The Leafs have lost three points on the season to the shootout. Last year, it was pointed out by the more observant media types that had the Leafs won just a couple more OT duels, they would have had hockey in May. Let's make sure that doesn't happen again.

In other news, the Detroit Tigers opened the World Series by playing possum, taking a 7-2 beating from St. Louis. Hah, those crazy Tigers, trying to infuse some drama into what was going to be another routine AL sweep, wasn't that thoughtful of them?

Tigermentum has made a brief pit stop, but it should be back on the road for game two. The Tigers win in five. Simple as that.

Saturday, October 21, 2006

Um... It Was Funny The First Six Times

We were all for Buffalo's blistering undefeated start to the season (now at 7-0 thanks to win against Carolina) until it was pointed out to us that the record for win streaks is ten games, and belongs to a certain Toronto team.

The 1993-1994 Leafs started the season with ten straight wins, and would eventually make to the Conference finals, and probably would have won too if weren't for a non-call to that bastard Wayne Gretzky. Anyways, that season is one of the few bright points in the last forty years of Leaf history (actually... it is the bright point), and well shucks, we'd be ever so obliged if the Sabres could you know... lose.

In other news, the Raptors are undefeated in the pre-season. Is it time to start planning post season games at the ACC? In a word, no.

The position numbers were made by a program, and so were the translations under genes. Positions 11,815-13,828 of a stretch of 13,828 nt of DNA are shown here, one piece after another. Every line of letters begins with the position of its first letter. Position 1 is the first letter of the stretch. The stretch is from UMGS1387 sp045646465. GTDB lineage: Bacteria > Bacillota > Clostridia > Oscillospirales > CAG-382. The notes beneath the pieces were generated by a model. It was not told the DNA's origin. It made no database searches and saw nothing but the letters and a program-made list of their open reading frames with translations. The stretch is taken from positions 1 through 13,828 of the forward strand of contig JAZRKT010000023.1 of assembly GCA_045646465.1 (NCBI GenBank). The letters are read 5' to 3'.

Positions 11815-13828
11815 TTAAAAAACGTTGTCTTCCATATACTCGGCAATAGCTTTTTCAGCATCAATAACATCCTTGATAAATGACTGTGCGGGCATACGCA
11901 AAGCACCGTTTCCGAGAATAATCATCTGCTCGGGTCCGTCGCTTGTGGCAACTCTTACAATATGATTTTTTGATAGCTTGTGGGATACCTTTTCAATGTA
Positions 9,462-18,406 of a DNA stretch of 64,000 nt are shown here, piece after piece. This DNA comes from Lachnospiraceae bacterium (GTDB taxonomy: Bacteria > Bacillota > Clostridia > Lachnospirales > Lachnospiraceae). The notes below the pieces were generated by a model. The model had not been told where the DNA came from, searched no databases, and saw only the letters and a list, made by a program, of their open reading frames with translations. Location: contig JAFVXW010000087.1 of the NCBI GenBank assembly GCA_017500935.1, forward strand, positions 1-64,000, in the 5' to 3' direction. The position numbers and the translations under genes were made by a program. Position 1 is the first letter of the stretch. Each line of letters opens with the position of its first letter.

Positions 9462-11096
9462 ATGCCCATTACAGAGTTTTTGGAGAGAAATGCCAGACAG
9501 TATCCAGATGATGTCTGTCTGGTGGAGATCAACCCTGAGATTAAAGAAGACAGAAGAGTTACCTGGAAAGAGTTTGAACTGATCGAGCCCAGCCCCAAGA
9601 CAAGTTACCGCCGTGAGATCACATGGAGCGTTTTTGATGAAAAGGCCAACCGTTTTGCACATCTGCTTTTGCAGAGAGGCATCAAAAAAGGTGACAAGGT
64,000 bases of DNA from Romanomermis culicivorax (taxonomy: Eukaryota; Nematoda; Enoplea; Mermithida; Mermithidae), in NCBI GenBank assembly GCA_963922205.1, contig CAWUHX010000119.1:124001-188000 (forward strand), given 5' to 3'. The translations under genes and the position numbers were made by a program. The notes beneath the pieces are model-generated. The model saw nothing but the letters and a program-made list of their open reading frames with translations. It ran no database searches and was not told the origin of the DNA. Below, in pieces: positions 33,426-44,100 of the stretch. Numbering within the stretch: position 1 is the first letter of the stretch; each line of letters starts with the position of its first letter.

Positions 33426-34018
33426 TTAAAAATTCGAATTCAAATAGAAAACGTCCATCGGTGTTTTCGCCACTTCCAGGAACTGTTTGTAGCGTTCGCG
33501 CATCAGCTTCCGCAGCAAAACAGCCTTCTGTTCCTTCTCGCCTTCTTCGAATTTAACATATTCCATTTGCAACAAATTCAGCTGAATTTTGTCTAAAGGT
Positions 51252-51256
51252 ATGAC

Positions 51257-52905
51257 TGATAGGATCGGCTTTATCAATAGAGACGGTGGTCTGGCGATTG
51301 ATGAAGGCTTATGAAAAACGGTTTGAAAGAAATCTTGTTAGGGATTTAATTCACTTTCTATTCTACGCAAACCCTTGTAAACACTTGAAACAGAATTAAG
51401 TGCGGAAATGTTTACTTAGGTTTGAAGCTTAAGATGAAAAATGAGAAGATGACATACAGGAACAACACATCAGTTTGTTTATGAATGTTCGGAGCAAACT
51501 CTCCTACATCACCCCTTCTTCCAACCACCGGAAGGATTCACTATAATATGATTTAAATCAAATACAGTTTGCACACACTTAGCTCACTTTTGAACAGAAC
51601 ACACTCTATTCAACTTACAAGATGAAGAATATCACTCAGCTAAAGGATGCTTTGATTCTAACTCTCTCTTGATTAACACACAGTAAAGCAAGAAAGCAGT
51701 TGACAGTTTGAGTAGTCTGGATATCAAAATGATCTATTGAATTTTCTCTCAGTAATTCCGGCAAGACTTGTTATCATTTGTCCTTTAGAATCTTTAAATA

In other, other news, the Mets didn't win game seven.

Sigh. That means we have to throw our considerable weight behind Detroit and their Tigermentum. Seriously, this isn't even going to be close. The AL dominates when it comes to this kind of stuff, and that's even without the massive rolling snowball that is Detroit.

Detroit wins in four. Simple as that.

Until then,


Saturday, October 14, 2006

"... Wouldn't Know a Hockey Player If They Slept With Bobby Orr"

Thanks Don Cherry, but we still don't think Dion Phaneuf deserved rookie of the year. Great quote though.

It was a big night down at the Air Canada Centre. Mats Sundin notched a hatrick, including an OT game winning slap shot that froze Mikka Kiprusoff in his tracks. What, a hatrick's not good enough? Well how bout if those three goals were numbers 498, 499, and 500 for the grizzled Swede?

But forget about players joining the 500 club, we witnessed an even rarer event tonight as well: the Calgary Flames scored four goals in a game, something that is just slightly more common than total solar eclipses.